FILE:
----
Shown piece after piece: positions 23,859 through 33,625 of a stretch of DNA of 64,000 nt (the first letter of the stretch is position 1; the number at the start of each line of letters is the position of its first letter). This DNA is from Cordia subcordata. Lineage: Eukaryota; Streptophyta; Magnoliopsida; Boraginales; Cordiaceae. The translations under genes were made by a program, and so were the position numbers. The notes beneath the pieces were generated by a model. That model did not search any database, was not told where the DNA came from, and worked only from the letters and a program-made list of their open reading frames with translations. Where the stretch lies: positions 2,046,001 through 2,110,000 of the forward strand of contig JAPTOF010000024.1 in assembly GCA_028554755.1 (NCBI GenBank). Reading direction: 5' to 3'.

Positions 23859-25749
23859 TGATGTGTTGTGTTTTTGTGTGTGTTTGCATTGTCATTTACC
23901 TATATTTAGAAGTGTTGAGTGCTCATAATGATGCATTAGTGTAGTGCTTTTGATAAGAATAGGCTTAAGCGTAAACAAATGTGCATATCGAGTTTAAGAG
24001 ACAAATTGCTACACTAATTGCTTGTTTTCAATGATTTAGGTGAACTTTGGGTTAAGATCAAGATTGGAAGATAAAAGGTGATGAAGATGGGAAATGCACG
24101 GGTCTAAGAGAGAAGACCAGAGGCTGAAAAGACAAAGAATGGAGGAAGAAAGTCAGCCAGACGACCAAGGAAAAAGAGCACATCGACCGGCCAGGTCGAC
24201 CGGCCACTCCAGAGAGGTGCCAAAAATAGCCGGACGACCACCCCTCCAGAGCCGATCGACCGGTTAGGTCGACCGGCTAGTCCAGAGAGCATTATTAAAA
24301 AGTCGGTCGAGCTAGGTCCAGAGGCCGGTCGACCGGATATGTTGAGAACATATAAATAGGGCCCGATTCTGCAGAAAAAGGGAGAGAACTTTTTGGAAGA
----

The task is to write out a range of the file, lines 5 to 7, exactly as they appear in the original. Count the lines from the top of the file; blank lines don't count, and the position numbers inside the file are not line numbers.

24001 ACAAATTGCTACACTAATTGCTTGTTTTCAATGATTTAGGTGAACTTTGGGTTAAGATCAAGATTGGAAGATAAAAGGTGATGAAGATGGGAAATGCACG
24101 GGTCTAAGAGAGAAGACCAGAGGCTGAAAAGACAAAGAATGGAGGAAGAAAGTCAGCCAGACGACCAAGGAAAAAGAGCACATCGACCGGCCAGGTCGAC
24201 CGGCCACTCCAGAGAGGTGCCAAAAATAGCCGGACGACCACCCCTCCAGAGCCGATCGACCGGTTAGGTCGACCGGCTAGTCCAGAGAGCATTATTAAAA